UK long-haul specialist Virgin Atlantic is to acquire 14 Airbus A330-900s, with a further six on option, in a move that CEO Shai Weiss said positioned the London-based carrier for future growth. 

But he called on changes to slot allocation at Virgin’s London Heathrow base to make it possible for the carrier to achieve its ambition of being the UK’s second flag-carrier, alongside British Airways.

Announcing the order at the Paris Air Show, Weiss said that the new aircraft – to be delivered between September 2021 and 2024 – would replace the carrier’s existing fleet of A330-200s and -300s. By 2024, he said, the average age of Virgin Atlantic’s fleet would have been reduced to 5.7 years. The airline is expecting the imminent arrival this summer of its first of 12 A350-1000s.

Virgin Atlantic will buy eight of its A330-900s direct from Airbus, with the airline describing it as a firm order. The remaining six aircraft will be leased from Air Lease Corporation. Shai said that whereas five years ago Virgin Atlantic’s entire fleet was leased, it was now moving to “a more balanced operation” combining purchased and leased equipment. The list price for 14 A330-900s would be $4.1 billion.

The airline is also a Boeing 787 operator; asked whether the U.S. aircraft had featured in Virgin’s calculations prior to choosing the A330-900, Shai said all options, including the Boeing 787 and the A350-900, had been considered but that in some ways choosing the latest iteration of the Airbus design could be seen as a like-for-like purchase as the older-generation A330s left the fleet.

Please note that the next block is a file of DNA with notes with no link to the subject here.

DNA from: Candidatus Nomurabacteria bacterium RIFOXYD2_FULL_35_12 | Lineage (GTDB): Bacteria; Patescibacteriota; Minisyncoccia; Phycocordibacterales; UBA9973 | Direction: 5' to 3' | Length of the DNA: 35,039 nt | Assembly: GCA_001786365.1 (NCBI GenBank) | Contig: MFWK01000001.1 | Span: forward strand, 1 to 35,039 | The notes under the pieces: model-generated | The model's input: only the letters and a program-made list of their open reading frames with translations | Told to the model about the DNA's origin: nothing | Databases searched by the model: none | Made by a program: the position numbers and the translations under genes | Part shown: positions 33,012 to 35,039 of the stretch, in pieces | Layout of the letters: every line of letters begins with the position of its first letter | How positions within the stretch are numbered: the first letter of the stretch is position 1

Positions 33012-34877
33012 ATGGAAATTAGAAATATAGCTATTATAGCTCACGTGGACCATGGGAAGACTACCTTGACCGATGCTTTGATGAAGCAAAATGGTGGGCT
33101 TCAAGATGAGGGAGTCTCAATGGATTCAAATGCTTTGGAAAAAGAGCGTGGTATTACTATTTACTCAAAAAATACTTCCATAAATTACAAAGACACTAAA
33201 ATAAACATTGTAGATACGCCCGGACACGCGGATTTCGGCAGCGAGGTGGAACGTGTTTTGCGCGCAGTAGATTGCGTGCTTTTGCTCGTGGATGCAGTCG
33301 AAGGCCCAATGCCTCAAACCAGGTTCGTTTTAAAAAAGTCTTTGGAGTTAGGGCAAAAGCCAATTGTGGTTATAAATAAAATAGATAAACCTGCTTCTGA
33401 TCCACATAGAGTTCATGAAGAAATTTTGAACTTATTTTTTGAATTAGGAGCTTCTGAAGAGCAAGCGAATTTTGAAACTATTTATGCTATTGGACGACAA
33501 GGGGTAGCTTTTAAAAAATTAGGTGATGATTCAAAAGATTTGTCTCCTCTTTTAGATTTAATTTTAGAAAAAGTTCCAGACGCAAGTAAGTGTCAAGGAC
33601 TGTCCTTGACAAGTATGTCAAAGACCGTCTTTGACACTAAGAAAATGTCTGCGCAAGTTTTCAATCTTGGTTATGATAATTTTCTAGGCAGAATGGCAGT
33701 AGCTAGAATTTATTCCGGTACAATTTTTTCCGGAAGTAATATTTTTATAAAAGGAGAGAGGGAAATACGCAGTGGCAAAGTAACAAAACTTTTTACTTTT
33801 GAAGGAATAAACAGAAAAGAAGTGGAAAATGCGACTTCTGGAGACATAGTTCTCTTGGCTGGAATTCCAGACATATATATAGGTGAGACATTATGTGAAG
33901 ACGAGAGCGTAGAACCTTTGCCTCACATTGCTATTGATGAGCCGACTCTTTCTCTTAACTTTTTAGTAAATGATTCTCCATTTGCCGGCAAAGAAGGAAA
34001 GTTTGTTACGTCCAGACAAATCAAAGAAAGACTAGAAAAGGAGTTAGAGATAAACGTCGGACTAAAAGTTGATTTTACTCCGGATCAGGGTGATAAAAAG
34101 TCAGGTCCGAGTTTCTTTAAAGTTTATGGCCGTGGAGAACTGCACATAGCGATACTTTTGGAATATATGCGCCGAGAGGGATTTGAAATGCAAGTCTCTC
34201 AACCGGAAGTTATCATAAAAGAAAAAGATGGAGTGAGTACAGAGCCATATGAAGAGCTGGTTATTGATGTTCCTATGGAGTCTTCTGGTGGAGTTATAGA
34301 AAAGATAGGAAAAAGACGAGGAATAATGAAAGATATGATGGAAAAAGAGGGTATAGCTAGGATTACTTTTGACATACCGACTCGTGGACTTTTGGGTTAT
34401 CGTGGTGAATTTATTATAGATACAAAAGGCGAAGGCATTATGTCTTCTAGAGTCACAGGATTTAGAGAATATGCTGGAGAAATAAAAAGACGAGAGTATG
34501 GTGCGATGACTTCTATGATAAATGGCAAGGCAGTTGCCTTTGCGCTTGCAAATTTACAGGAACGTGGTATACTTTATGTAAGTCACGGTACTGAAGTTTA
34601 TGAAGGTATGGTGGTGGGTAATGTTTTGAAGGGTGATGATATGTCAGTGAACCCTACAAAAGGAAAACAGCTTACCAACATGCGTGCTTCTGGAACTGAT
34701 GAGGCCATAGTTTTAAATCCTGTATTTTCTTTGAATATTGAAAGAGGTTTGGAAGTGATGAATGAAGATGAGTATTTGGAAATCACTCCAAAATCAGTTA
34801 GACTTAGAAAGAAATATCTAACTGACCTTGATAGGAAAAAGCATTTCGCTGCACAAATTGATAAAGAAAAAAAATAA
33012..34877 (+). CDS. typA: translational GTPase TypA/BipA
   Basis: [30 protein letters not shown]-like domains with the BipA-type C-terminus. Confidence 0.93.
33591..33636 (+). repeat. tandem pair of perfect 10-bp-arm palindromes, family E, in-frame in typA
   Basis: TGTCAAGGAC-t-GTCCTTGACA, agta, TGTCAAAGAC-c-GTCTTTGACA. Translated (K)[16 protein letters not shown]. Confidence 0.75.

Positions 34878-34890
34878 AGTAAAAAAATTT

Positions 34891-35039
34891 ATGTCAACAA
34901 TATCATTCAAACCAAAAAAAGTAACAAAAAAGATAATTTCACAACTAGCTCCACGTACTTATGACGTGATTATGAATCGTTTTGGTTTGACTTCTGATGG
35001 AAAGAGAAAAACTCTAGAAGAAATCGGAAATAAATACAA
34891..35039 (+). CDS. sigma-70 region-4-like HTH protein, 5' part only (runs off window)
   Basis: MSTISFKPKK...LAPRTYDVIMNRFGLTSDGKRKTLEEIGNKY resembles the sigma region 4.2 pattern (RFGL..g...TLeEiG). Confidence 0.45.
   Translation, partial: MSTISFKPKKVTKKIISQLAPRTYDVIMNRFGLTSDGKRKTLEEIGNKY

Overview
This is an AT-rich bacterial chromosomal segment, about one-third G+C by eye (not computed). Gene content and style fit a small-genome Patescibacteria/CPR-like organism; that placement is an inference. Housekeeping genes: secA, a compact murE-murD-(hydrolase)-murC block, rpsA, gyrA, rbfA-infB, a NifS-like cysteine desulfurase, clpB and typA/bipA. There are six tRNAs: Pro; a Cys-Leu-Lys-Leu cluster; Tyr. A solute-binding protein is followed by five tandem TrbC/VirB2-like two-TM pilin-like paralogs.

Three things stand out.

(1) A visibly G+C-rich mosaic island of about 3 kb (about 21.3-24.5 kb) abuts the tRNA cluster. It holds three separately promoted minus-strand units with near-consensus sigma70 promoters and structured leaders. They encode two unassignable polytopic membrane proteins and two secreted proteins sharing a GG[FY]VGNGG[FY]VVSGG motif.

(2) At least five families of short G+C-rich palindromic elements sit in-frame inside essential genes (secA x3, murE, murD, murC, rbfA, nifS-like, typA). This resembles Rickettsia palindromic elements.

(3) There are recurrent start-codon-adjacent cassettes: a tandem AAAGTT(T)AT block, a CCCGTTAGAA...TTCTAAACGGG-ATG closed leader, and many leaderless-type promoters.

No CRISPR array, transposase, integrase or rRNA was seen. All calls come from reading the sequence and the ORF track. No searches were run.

Weiss declined to go into details on cabin configuration, but hinted that there could be “an interesting business configuration” for the new aircraft. 

He described the purchase as “much more than an order. It’s setting the scene for growth and our ambition to double our operation at Heathrow.” 

The planned third runway at the London hub, scheduled to be in operation around the middle of the next decade and giving a 50% increase in slots at the heavily slot-constrained airport, would give a once-in-a-lifetime opportunity for Virgin to expand its footprint, he said. For that to happen, however, there would have to be a change to the regime for allocating slots there, which currently was “not fit for purpose.

“We believe it must change, to allow for the emergence of a second flag-carrier.”